Announcing the June JAH: “Historians and the Carceral State”
We are pleased to announce the publication of the June 2015 issue of the Journal of American History! The issue’s 14 articles are freely available to the public as pdf files. Be sure to share them widely. The issue is available here, and links to the individual articles are available at the end of this post.
To accompany this issue, the most recent Journal of American History Podcast (31 minutes) features contributing editors Kelly Lytle Hernández and Heather Ann Thompson speaking to Ed Linenthal about the special issue. You can subscribe to the podcast through iTunes or RSS. Also check out their interview with Process about the special issue, their own experiences with histories of mass incarceration, and their views on teaching the history of incarceration. We will also be releasing interviews with this issue’s authors over the coming weeks.
Share your thoughts on the special issue in the comments section below, or by tweeting at us: @JournAmHist.
- Introduction: Constructing the Carceral State by , , and
- African American Women, Mass Incarceration, and the Politics of Protection by Kali Nicole Gross
- Less Crime, More Punishment: Violence, Race, and Criminal Justice in Early Twentieth-Century America by Jeffrey S. Adler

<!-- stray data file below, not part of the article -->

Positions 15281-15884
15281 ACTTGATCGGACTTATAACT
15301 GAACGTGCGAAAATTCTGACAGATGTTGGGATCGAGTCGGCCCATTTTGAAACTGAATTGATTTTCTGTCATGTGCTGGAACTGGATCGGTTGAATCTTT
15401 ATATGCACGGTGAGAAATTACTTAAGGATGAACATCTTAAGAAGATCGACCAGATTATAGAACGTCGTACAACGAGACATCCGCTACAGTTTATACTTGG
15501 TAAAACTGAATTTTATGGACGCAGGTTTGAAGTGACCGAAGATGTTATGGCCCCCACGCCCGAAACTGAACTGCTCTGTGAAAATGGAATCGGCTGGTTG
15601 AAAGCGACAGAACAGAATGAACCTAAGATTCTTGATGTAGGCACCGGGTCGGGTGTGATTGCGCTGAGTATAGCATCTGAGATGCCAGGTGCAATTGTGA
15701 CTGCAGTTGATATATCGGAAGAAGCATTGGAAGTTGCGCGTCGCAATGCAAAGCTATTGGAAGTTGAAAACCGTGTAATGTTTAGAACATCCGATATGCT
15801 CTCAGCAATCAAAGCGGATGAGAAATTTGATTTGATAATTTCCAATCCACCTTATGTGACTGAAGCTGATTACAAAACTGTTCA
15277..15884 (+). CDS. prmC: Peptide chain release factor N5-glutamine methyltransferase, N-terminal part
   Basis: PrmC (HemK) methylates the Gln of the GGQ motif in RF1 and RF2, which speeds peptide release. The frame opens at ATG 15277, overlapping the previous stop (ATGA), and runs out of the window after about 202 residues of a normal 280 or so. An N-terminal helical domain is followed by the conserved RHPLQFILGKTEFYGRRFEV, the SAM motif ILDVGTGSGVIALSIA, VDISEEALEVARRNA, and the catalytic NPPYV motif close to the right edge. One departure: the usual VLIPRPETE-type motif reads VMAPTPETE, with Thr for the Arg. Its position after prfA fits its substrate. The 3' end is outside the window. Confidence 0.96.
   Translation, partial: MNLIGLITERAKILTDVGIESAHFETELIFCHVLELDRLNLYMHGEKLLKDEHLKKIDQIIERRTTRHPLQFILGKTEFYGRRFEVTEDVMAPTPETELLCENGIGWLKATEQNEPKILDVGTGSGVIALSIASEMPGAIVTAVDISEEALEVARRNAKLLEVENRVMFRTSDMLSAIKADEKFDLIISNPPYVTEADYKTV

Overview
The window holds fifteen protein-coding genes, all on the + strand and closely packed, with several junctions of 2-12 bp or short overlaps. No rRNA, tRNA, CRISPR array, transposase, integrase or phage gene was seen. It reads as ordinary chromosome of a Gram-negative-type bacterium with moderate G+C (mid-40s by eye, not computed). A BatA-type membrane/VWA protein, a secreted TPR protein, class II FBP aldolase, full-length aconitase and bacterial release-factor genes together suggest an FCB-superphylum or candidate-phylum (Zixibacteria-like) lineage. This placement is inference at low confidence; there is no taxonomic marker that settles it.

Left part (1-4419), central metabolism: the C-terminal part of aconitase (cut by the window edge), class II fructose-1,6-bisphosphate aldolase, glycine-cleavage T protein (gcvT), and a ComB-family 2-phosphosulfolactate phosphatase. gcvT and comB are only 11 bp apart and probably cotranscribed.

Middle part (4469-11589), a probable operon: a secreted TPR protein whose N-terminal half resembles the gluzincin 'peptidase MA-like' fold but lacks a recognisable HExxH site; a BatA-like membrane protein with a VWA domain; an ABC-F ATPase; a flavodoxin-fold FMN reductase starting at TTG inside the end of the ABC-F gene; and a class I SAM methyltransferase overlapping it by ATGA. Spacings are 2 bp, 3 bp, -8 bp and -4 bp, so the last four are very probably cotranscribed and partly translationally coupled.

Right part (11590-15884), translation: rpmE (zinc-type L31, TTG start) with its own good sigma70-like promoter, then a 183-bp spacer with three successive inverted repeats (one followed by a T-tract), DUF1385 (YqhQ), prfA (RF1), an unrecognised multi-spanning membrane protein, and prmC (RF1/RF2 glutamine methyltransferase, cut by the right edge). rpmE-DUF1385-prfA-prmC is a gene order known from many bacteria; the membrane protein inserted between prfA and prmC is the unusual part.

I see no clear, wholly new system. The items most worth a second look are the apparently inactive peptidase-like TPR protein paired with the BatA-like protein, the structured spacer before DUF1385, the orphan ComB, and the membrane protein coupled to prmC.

- Youth of Color and California’s Carceral State: The Fred C. Nelles Youth Correctional Facility by
- Queer Law and Order: Sex, Criminality, and Policing in the Late Twentieth-Century United States by Timothy Stewart-Winter
- We Are Not Slaves: Rethinking the Rise of Carceral States through the Lens of the Prisoners’ Rights Movement by Robert T. Chase
- Guns and Butter: The Welfare State, the Carceral State, and the Politics of Exclusion in the Postwar United States by
- “A War within Our Own Boundaries”: Lyndon Johnson’s Great Society and the Rise of the Carceral State by Elizabeth Hinton
- Flocatex and the Fiscal Limits of Mass Incarceration: Toward a New Political Economy of the Postwar Carceral State by Alex Lichtenstein
- Impossible Criminals: The Suburban Imperatives of America’s War on Drugs by Matthew D. Lassiter
- Deportability and the Carceral State by Torrie Hester
- Objects of Police History by Micol Seigel
- Crack in Los Angeles: Crisis, Militarization, and Black Response to the Late Twentieth-Century War on Drugs by Donna Murch
- The Unintended Consequences of the Carceral State: Chicana/o Political Mobilization in Post–World War II America by Edward J. Escobar